It is rare to find a hotel that makes a guest feel at home — as luxurious as any hotel might be, it’s unlikely that guests will want to venture from their rooms barefoot, or feel that they can pop down to the restaurant for a quick cup of coffee in the middle of the night in their pyjamas. But these are things that a guest wouldn’t think twice about when staying in a serviced apartment, because they haven’t just been allocated a single room within a property — they have been given the run of an entire apartment. They may not be willing to venture outside of the apartment barefoot, but they don’t need to — everything that they need, from a space to sleep, to a kitchen that they can make coffee or a midnight snack in, to a couch on which they can put their feet up and watch whatever they choose, comes standard, without the need to leave the comfort of their own space.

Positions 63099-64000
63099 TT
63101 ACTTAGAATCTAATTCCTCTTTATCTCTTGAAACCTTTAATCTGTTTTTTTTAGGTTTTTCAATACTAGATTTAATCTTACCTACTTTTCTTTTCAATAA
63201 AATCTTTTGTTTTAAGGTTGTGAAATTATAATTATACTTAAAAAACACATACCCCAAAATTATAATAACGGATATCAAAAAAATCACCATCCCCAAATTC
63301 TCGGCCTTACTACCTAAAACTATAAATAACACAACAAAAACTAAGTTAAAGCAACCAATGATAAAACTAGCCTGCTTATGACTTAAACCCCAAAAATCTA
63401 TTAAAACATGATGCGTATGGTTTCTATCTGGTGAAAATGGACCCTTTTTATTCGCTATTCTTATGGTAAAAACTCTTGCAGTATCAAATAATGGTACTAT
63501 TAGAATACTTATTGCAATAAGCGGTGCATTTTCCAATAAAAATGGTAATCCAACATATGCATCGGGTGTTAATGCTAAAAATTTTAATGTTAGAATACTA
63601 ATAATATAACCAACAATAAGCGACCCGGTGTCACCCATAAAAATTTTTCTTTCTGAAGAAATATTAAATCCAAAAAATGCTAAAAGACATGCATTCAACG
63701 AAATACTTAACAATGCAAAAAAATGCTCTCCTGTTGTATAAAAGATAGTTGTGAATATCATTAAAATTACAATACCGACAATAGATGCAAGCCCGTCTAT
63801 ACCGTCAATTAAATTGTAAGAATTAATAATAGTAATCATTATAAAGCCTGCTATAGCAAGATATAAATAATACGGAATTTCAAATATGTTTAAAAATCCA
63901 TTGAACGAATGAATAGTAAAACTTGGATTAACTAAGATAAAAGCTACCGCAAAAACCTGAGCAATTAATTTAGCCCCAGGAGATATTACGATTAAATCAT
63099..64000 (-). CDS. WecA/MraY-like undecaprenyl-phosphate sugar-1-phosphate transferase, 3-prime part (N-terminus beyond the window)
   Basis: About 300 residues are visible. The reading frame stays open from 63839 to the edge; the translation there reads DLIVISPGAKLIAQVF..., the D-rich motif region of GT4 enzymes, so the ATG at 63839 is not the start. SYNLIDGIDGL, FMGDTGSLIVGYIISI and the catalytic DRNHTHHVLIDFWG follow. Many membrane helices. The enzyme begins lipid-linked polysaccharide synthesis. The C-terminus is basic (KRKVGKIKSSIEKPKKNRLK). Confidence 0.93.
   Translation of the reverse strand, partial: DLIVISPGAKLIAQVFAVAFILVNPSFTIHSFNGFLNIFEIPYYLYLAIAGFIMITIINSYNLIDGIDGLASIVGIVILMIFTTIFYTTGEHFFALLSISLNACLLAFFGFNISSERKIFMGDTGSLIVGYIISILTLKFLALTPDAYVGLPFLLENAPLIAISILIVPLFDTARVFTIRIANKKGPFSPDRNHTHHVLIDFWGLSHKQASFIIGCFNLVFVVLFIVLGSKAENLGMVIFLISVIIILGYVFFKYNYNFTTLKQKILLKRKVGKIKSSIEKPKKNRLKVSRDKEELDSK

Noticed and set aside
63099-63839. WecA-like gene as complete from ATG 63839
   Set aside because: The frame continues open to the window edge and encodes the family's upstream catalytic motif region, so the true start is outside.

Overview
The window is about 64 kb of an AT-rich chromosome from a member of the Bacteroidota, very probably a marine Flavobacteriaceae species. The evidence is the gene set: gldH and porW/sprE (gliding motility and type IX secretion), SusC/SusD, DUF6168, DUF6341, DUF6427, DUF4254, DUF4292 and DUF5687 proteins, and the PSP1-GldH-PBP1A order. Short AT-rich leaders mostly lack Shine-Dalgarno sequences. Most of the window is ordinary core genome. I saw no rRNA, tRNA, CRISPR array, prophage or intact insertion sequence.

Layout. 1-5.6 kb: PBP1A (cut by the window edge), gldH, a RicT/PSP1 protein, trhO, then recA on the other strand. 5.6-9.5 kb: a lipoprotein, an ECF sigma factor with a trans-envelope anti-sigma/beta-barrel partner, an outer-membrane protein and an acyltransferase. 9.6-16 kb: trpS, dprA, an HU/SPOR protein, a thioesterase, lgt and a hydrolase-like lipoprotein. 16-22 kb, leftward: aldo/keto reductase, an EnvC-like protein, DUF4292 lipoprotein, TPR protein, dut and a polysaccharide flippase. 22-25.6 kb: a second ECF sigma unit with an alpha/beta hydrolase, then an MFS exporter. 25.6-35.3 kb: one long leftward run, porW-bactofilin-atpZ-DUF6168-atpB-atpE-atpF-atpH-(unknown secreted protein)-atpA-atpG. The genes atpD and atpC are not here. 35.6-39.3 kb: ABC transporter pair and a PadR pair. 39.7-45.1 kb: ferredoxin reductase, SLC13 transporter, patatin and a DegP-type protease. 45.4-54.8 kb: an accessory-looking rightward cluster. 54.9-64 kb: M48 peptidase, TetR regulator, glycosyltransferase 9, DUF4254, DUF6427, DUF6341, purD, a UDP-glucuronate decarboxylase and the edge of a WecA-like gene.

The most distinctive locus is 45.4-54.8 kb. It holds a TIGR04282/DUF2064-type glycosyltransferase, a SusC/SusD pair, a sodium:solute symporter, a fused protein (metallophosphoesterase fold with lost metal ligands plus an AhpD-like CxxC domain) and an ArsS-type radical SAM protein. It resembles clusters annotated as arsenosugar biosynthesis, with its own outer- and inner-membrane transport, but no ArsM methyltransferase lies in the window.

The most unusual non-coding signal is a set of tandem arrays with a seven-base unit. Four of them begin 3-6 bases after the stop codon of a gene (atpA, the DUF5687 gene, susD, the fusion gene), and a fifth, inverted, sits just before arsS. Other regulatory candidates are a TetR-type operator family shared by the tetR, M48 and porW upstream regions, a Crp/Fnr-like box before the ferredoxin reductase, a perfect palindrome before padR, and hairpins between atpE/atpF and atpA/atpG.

It’s this luxury of space and the availability of creature comforts that put serviced apartments in the perfect position to provide an excellent experience. When guests arrive at a serviced apartment, it’s already far more than just a place to rest your head. It’s a space to relax and make yourself at home.
When it comes to serviced apartments, there’s often a tendency for staff to form more personal relationships with guests than they would be able to at a hotel, since those staff are often be the point of contact for everything that guests need, and serviced apartment staff are accustomed to forming relationships with guests who are frequently there for extended lengths of time.